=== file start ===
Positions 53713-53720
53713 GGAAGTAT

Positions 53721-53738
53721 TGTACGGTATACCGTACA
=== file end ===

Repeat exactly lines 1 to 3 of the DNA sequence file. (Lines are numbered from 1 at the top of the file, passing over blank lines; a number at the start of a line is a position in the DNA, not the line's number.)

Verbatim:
Positions 53713-53720
53713 GGAAGTAT

Positions 53721-53738